Pick any licensed game at random, whether it be a game based on a movie, TV show, cartoon character or whatever, and there is a 99% chance it is going to be crap. However, it's not 100%. Every now and then there is a gem of a licensed property. Hello Kitty World is one of those and it has a surprising lineage.
Hello Kitty World is relatively obscure for a number of reasons. There is the above mentioned fact that it is based on a licensed property, leading the average buyer to likely believe it is some crappy kids game. Then there is the fact that it was released very late in the life of the NES in 1992. Finally, it was never released outside of Japan.
However, Hello Kitty World was actually developed, at least in part, by Nintendo themselves. In fact, the basis of Hello Kitty World is Balloon Kid on the Game Boy. Balloon Kid is a sequel to Balloon Fight which is a fairly well known arcade game by Nintendo. Balloon Kid adds to that relatively basic arcade experience by turning it into a side-scrolling, flying platform adventure game. Hello Kitty World for the NES enhances the game further and adds the licensed characters.
The premise is that you must navigate through the sky which contains various enemies, floating with the help of balloons. If an enemy pops your balloons, you will fall to the ground. You can also release the balloons at any point to drop to the ground or on top of an enemy. At that point, you can inflate new balloons to float into the air once more. Enemies can also kill you directly and if you land in the water, you also die. There are various unique play mechanics that make this a pretty good platformer. While Hello Kitty might not normally fall on your radar as a character you want to play in a video game, Hello Kitty World is an excellent platformer and should be tried by anyone who enjoys the genre.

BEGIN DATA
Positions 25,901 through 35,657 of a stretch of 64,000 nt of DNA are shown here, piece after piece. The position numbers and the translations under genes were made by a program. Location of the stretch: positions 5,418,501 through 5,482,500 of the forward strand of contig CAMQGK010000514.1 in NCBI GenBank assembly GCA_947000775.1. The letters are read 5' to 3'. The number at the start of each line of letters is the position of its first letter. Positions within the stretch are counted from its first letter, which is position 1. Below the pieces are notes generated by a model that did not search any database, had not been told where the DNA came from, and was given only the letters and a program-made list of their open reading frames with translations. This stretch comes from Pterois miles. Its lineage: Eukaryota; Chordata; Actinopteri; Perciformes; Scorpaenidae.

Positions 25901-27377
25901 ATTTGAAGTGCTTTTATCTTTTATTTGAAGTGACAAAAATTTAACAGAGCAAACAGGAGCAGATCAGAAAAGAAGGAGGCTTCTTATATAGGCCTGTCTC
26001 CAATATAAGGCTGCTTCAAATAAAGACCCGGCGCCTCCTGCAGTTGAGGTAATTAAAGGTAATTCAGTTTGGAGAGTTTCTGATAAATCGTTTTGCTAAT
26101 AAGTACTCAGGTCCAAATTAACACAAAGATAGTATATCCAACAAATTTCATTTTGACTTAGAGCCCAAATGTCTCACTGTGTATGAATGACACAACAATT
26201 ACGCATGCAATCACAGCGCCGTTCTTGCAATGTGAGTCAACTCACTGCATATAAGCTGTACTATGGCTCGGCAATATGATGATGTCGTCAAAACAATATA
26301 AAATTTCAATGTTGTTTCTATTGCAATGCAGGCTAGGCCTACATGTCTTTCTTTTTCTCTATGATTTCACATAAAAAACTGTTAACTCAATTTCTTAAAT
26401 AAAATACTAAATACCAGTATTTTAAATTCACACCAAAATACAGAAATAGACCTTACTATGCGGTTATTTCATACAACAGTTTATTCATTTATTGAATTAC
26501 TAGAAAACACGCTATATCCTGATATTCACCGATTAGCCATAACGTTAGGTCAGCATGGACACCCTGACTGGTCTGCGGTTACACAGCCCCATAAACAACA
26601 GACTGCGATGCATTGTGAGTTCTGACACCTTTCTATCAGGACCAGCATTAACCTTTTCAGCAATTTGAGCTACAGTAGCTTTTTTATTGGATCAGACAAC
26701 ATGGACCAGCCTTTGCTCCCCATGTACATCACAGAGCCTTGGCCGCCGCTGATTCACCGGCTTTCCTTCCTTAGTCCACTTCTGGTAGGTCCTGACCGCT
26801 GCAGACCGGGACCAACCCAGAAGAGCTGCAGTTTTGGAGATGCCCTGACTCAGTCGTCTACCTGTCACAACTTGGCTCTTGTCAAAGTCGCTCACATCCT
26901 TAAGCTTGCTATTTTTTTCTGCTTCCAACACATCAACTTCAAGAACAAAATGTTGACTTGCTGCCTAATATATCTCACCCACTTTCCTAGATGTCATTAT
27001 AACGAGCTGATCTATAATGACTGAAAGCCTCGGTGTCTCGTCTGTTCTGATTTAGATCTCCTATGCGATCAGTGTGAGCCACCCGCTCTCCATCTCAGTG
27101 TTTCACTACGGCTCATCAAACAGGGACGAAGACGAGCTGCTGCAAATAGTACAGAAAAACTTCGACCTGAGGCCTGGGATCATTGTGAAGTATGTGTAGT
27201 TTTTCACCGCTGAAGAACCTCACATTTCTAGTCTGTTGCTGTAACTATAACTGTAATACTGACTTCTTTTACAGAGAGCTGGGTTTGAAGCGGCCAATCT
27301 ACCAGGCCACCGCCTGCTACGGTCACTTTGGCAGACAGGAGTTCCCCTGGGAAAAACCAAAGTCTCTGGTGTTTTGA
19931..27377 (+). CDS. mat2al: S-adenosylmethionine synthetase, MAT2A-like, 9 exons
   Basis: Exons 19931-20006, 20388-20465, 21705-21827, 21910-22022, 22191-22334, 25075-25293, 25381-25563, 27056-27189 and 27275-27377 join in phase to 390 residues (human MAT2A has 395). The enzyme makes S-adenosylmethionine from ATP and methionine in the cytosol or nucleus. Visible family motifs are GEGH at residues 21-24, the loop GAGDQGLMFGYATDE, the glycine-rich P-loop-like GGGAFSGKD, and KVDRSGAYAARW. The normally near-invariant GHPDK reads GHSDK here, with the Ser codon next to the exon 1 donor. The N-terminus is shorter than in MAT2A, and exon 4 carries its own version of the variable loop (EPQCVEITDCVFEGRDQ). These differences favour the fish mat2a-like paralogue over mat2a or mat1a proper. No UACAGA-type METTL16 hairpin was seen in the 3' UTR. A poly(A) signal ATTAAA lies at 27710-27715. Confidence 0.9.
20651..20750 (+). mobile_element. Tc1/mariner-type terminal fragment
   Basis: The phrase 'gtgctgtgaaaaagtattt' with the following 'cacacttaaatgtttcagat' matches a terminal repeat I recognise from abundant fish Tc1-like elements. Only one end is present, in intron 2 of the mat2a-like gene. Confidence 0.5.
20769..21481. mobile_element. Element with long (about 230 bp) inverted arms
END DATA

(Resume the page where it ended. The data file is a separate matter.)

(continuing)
Of course, to play Hello Kitty World your options are currently pretty limited. As far as I know, there have been no re-releases and licensed properties rarely get that opportunity. Since this was a Japan only release, you will have to find a cartridge and a Famicom or suitable converter if you want to play this on real hardware. Or you can go the easy route and fire it up on an emulator instead.